A Letter to My Favorite Actor

A Fool's Paradise

Respected sir,

I am a huge fan of your work. I have been inspired by you and your family’s dedication to the craft of cinema. But this is a letter that addresses all my regrets in life. What better way of doing that other than to tell it to my hero whom I have adored all my life. Let’s start off with my father. I hate him for taking me to the cinemas and making me interested in them. While the whole crowd watched your performance on the big screen, I saw them react to how you were acting. I saw tears, smiles, hoots, and gasps in the audience. 

Yet I ask myself every day why I spent all my pocket money that was specifically given for buying books on tickets to this place I loved so much. Every single photo of yours graced my notebooks and textbooks. But beyond your stardom and your personality, it was what you did that excited me. The journey of an actor made me dream. How you became a dutiful and docile son, a strong fighter, a respectable human, and even a loving husband to a girl who loved you. I found that space where every problem had a solution. Everyone in the picture would be moved by your words. 

I remember talking to the love of my life, mimicking your lines. Anjali and I watched your movies as our romance blossomed over the years. Her father did not change his mind like all your in-laws. In fact, he got her married the next day. Then came Gopalji who took my hand and made me dream even more. He took me under his drama troupe of gifted actors. I must have been the most enthusiastic novice among them. I worked as a curtain-raiser for all the drama skits. But I must say he did run the show well. He grew fond of me when I started reminding the actors about their lines. He gave me sidekick roles and then even the main roles. I learned to respect everyone in the field of acting. Every night we would hop onto the bus that took us to many villages where we performed vociferously.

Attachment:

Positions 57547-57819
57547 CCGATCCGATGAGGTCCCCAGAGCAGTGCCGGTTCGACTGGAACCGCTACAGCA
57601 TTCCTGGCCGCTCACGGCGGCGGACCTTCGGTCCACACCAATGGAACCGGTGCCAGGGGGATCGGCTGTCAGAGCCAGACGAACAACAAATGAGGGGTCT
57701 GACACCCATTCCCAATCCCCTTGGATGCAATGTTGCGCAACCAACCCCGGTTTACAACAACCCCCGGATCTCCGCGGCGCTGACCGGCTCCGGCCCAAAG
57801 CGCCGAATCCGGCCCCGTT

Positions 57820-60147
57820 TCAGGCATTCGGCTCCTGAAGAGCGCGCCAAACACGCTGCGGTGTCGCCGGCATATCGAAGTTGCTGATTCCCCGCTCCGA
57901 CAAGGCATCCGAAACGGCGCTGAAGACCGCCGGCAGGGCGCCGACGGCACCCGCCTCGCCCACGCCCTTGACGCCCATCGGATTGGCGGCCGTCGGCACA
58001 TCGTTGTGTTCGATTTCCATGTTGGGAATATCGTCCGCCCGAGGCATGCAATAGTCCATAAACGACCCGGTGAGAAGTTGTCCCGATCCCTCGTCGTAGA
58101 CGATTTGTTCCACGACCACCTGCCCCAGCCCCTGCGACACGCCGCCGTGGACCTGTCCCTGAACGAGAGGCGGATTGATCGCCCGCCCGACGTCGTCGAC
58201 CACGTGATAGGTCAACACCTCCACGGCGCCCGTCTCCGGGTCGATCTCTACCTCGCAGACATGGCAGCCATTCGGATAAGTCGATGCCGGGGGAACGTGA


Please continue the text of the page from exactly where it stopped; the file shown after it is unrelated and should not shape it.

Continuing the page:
I always believed that I was dreaming whenever I acted. There were many days without food and sleep when we traveled.  Becoming someone whose life was dictated by the lines uttered from my mouth was a transcendental experience. I don’t know if you remember but you visited our village once where my skit was judged the best drama for the village fair. You were my role model for my dream. There was not even a single day I did not wish that I was you. It is not about wealth. It was about doing what made me happy and content. I still believe I can only act. I do not know how to do anything else. But for survival, my dreams went on to become crushed by machines in the mill. It became flour and was sold in the markets. The weight of my dreams and aspirations became the sacks of wheat I carried to the mill. After I became a father, life took away so many people I loved. Then everything was for my children and my wife. They did not want to listen about anything except our finances. I guess that is the most practical way to live. But I was too vain to accept my life as it was. I did try again and again but just before I could leave an impression, the ones who sold this pious art threw me out and shut the doors.

Gopalji motivated me more and more, but my burning dreams were not worth his words of wisdom and love. I lit his pyre as his family saw him as a madman. My daughter loves to watch me act out her bedtime story. But it is only later that she would also start acting like her brother and mother.

As I lay down on the terrace of my friend’s house, not knowing what my next move is. I stare at the stars that belittle my intoxication. With one Jawan bottle in my left hand and a pen in my right, I write this to you. This may never find you. But I don’t want to dream about my life anymore.

Image source: Pinterest













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